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You could very well leave out "as a technical lead", but I think it puts the situation into context. I'm a technical lead, we're building a new app, and I have an idea of the language I would like the team to use. If one or more want to use a different language (out of personal preference), is it appropriate for me to reject it (out of personal preference). It really does have to do with coding style, and nothing much else.

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We still can't vote to migrate to Programmers.SE? We can migrate to tex.stackexchange.com but not Programmers.SE? What? –  Tom Anderson Aug 31 '12 at 20:08
    
This belongs on Programmers.SE. –  Tom Anderson Aug 31 '12 at 20:09

10 Answers 10

up vote 9 down vote accepted

I don't think you need to "reject it out of preference". You need to determine the root cause for why it isn't a preference of yours and reject it for those reasons.

If you can rationalize your decision with those reasons, you'll sound more credible to your reports as well as having good documentable reasons for why you did or did not use a given technology. For projects I've worked on, these "reasons" are usually a requirement.

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You are responsible for the technical success of the project. Your reports are not. So yes.

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By priorities

  1. Choose one best fit for the task
  2. Choose one you and your people are most fluent in
  3. Choose one that is already used in your codebase
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"It's good to be the king"

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I dont't think it would be right to dismiss the other languages because you prefer another unless it really does not make any difference which language that you use.

First look at the other language objectivly and see what the merits for that language are. You should reject a language because it is not the right tool for the job but not because you do not like it.

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/Flamebait On

If it's VisualBasic, then yes......

/Flamebait Off

HMcG

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It's never a good idea to reject something just because you aren't familiar with it or have a bias against it. There are good reasons for not using a language/technology and these should be the basis for your decisions. Normally, these reasons include:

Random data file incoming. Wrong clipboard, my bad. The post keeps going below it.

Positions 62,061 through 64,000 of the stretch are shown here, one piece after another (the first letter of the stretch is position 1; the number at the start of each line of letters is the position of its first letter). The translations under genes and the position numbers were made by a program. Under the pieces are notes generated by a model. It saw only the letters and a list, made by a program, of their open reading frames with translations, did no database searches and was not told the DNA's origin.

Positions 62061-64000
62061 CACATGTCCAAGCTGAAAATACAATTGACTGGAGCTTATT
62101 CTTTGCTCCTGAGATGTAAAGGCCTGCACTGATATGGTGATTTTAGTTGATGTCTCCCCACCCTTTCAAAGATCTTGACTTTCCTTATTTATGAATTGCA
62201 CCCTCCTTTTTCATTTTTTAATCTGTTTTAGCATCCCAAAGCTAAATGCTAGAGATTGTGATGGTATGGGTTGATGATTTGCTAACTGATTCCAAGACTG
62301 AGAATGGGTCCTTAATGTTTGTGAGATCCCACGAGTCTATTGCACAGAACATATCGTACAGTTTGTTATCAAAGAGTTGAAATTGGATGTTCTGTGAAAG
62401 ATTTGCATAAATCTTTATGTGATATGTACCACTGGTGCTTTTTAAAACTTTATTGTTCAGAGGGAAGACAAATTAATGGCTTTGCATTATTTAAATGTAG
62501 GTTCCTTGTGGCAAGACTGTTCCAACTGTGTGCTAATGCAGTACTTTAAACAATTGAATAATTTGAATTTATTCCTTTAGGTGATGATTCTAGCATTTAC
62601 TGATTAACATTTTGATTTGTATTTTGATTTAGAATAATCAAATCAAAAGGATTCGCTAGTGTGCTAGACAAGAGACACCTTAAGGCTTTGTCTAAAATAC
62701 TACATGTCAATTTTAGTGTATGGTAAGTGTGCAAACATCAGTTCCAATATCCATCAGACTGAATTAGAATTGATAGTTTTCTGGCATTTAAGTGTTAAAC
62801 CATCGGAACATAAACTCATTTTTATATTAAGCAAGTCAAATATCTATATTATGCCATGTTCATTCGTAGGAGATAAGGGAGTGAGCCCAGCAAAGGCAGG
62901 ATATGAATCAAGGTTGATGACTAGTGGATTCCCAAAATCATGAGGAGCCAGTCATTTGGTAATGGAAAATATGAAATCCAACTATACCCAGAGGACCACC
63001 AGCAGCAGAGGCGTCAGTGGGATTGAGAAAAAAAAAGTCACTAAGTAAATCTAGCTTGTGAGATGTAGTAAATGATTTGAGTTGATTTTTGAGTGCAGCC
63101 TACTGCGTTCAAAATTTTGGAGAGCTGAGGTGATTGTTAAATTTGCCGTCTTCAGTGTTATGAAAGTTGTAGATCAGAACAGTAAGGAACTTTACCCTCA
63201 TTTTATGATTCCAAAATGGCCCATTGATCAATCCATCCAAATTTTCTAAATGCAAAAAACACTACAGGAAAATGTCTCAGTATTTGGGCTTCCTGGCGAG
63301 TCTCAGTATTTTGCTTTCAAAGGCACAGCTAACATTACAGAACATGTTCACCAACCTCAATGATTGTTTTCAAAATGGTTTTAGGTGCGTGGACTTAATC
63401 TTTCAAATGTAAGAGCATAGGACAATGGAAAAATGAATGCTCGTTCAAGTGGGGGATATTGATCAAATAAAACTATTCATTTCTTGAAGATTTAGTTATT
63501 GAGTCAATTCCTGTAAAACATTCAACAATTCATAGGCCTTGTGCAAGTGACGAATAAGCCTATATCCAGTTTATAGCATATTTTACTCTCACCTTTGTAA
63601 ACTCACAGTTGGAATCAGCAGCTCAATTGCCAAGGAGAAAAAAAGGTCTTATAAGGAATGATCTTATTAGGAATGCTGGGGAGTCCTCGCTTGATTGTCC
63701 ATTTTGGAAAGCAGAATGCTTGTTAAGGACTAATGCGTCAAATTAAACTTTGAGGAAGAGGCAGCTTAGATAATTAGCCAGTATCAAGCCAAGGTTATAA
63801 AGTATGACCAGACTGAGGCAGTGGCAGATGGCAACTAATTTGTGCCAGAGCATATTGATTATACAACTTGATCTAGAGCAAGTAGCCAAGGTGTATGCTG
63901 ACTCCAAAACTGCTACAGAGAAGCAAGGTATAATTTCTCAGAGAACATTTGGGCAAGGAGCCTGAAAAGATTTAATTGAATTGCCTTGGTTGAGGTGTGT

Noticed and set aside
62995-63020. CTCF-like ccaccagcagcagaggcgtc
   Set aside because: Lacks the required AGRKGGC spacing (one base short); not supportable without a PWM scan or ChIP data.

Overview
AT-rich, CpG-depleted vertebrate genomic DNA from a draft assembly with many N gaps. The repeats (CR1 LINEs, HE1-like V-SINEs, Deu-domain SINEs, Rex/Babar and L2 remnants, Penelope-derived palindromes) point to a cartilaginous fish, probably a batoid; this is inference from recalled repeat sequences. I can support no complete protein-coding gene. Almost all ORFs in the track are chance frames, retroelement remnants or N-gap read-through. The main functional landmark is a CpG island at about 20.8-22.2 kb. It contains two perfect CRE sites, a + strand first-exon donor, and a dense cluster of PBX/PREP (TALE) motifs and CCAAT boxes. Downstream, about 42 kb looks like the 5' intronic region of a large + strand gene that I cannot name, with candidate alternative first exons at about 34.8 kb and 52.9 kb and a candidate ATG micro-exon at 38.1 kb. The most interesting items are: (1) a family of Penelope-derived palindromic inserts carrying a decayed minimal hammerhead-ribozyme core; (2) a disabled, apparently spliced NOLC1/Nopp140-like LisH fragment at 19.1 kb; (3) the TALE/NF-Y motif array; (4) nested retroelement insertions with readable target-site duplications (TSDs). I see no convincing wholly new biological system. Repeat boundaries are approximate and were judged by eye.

1. Lack of support for the language in the team, support team. This is a biggy - if your team delivers an application that can't be supported because nobody else knows the technology then you shouldn't do it.

  2. The technology is unproven. You shouldn't use a live project to prove a technology just because a developer wants to improve their resume. There are too many pitfalls here, and I've seen so many projects fail spectacularly just because the developers were all looking at the wrong technology.

  3. Licensing. Just because there's a new language out, doesn't mean that you can afford to use it. The language may require certain libraries/IDEs that you don't have and would have to invest in.
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You can't discount that you will be a more effective leader leading a team using tools and techniques you are familiar with and believe in. But, if you are forcing the team to use something that maybe isn't the best fit for the project, you will not gain their respect and ultimately be very ineffective.

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Which language are you talking about?

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It should be the team's decision.

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It would be a team decision if they all took the blame if the project fails. Since it is the lead that will ultimately take responsibility it is up-to the lead to make the decision. Though he should probably take input from the team. Note The lead probably has many years more experience. –  Loki Astari Dec 13 '08 at 20:16
    
If everybody agrees with the team lead only than project will be a success else it will fail anyways. so the idea is to make everyone understand why he is taking that decision and keep everyone on the same platform. Also if project fails I think lead is accountable but team is responsible. –  MOZILLA Dec 13 '08 at 20:29

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